My name is Josh and I am a student at the Robert J. Lister Academy. My mission in this class is to go to Monteverde, Costa Rica to study the native plant and wildlife. The reason I want to study those subjects is because I have always been interested in foreign countries and nature. I also want to study the geographical terrain for my future plans of joining the military when I am of age. We need to raise about $1,800 per person to be able to go. We have done alot of hard work already. This is not a vacation - this is a learning opportunity of a lifetime. We have a class we are taking and we will be studying topics like the economy, ecology, world affairs, etc. Another reason I want to go is because I have never left the country. This will change my life to be exposed to a new culture besides here in America. The reason it will be a life changing experience is because most people do not get the chance to leave the country, and I could be one of them. I also want to see what it is like in a country without a military, unlike America. In a place like America, everywhere you look there is some type of military image. I want to see how the people of Costa Rica live without a military. In Costa Rica, I will study hard, and make the best of the time spent there.

Friday, October 1, 2010

Chapter 4

This post is about chapter 4 in the book Walking With Wolf.

One of the things that I found interesting in this chapter was how long it took to hook up to public water lines. When Wolf and the other Quakers started of in Costa Rica they had to dig wells to get a water supply but even then there was not much water. Another way the got water was by natural springs and streams. Even though it was coming from the ground the were always concerned about pollution in the water. It was after 1962 when they finally hooked up to a public water line.

Another thing that I found interesting was how long it took to get public power rather than a generator powering the towns or having no power at all. Before 1957 people of Monteverde had no power in their homes. In 1957 Reuben Rockwell built a hydroelectric plant just a few miles away. But the only problem was there was no power during the day due to the power going to the sawmill. They did not get public power until 1990.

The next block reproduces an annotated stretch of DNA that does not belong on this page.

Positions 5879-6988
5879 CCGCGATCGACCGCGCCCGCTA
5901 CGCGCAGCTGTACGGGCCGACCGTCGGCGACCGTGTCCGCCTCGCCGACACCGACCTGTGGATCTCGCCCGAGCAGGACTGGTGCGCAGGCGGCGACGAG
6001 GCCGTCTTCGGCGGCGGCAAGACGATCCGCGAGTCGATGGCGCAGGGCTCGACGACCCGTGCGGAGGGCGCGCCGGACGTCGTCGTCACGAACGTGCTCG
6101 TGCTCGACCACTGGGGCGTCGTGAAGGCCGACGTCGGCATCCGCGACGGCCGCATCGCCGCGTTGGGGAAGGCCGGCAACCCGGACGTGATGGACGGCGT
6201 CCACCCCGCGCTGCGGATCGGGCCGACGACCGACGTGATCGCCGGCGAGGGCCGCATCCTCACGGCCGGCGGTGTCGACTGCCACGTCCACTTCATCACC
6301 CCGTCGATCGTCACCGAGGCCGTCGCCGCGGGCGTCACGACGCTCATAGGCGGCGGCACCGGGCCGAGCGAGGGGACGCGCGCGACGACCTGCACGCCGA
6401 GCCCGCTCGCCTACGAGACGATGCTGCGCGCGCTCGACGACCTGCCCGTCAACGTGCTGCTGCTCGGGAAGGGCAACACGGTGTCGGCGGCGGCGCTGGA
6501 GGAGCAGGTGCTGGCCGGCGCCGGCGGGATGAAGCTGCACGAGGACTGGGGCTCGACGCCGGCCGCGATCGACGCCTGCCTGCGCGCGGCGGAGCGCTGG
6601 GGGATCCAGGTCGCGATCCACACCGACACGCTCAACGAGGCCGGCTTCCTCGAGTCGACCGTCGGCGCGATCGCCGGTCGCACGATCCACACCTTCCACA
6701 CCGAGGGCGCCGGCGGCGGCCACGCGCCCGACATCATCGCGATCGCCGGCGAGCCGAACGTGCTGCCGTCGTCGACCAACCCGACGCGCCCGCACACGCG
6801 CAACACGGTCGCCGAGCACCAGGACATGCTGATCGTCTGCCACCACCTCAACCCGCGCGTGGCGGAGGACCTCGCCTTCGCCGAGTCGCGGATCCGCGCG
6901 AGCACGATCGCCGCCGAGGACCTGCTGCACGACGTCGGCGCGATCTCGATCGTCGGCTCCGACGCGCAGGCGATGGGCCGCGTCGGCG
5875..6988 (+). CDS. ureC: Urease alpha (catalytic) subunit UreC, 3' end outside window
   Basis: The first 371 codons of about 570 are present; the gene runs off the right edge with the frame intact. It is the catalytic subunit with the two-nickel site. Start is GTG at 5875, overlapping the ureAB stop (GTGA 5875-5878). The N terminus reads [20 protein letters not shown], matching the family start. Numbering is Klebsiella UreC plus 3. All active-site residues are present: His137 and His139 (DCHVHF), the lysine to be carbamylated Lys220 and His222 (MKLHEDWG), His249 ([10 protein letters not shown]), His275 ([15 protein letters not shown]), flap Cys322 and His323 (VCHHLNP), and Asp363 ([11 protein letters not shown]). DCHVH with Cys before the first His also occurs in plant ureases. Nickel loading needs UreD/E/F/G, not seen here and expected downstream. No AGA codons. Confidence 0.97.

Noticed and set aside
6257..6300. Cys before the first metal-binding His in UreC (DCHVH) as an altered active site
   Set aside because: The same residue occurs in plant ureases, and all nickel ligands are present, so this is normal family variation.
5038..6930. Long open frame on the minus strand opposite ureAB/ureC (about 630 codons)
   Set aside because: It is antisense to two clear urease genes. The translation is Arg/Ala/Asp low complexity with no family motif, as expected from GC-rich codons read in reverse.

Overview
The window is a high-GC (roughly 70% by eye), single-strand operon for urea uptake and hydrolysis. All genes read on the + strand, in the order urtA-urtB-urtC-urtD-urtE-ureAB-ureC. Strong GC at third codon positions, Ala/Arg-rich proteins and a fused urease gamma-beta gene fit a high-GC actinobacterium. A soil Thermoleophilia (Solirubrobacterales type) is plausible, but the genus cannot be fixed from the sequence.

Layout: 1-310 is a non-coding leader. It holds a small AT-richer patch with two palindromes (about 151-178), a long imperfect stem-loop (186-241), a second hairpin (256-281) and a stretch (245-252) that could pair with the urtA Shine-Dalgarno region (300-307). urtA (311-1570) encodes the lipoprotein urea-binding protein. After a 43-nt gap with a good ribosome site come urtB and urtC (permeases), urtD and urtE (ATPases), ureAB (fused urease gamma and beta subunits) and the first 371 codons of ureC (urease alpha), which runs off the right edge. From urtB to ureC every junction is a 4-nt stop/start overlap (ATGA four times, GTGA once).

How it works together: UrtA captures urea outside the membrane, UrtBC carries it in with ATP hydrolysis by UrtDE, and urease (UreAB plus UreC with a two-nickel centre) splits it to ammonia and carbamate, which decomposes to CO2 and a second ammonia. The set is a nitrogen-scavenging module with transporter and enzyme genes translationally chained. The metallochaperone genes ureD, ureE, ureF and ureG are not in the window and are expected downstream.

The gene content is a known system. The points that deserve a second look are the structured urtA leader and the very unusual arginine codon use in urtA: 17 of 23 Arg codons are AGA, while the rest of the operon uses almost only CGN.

The reason I find these things interesting is because we have had both for over 80 years now.

Today, here in America, people freak out if they do not have power for more than 12 hours where in Costa Rica they just got it 20 years ago. During the ice storm back in December of 2008, most people lost power for almost a week. I did not have it for three days and it was really horrible, especially where my generation was raised with electronics.

In conclusion, I think that this is important because they are really new to modern technology compared to us.


  1. Hey Josh!
    I"m super impressed with all your classes blogs, and yours is not to be missed in that!!! LOVE the waterfalls behind!
    I think it's interesting that you addressed our dependence as North Americans, to electricity. There are a lot of movements in Costa Rica to change the water systems (read: there BEAUTIFULLY PRISTINE RIVERS) to build dams and get power. My tico friends who live in the small towns along rivers are so against this because the ecosystem dependent on the river's structure and water quality are threatened with dams. It also ends up having a huge impact on one of Costa Rica's main economy- adventure tourism. The rafting, kayaking and river sports are compromised when the dams change any entire river -- rapids that were once there, no longer exist at the same water lever etc....
    These same friends also saw the electricity as less important (than we do clearly) - because they live of the land and have a cookstove and generator when needed.
    Here is a facebook page if you're interested in checking out more on the dam protests:
    Thanks for sharing your thoughts!

  2. Here's another link for el rio Pacuare if you're interested: